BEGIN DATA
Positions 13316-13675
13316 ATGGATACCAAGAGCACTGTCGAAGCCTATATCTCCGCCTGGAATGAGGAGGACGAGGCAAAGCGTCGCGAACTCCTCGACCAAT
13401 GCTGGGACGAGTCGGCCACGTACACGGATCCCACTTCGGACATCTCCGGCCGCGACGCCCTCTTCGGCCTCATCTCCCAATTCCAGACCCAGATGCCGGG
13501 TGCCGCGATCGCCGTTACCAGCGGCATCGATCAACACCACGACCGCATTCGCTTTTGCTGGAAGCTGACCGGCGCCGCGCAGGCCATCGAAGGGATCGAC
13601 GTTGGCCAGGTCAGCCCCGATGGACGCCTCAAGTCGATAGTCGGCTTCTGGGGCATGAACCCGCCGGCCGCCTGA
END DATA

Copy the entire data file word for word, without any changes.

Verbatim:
Positions 13316-13675
13316 ATGGATACCAAGAGCACTGTCGAAGCCTATATCTCCGCCTGGAATGAGGAGGACGAGGCAAAGCGTCGCGAACTCCTCGACCAAT
13401 GCTGGGACGAGTCGGCCACGTACACGGATCCCACTTCGGACATCTCCGGCCGCGACGCCCTCTTCGGCCTCATCTCCCAATTCCAGACCCAGATGCCGGG
13501 TGCCGCGATCGCCGTTACCAGCGGCATCGATCAACACCACGACCGCATTCGCTTTTGCTGGAAGCTGACCGGCGCCGCGCAGGCCATCGAAGGGATCGAC
13601 GTTGGCCAGGTCAGCCCCGATGGACGCCTCAAGTCGATAGTCGGCTTCTGGGGCATGAACCCGCCGGCCGCCTGA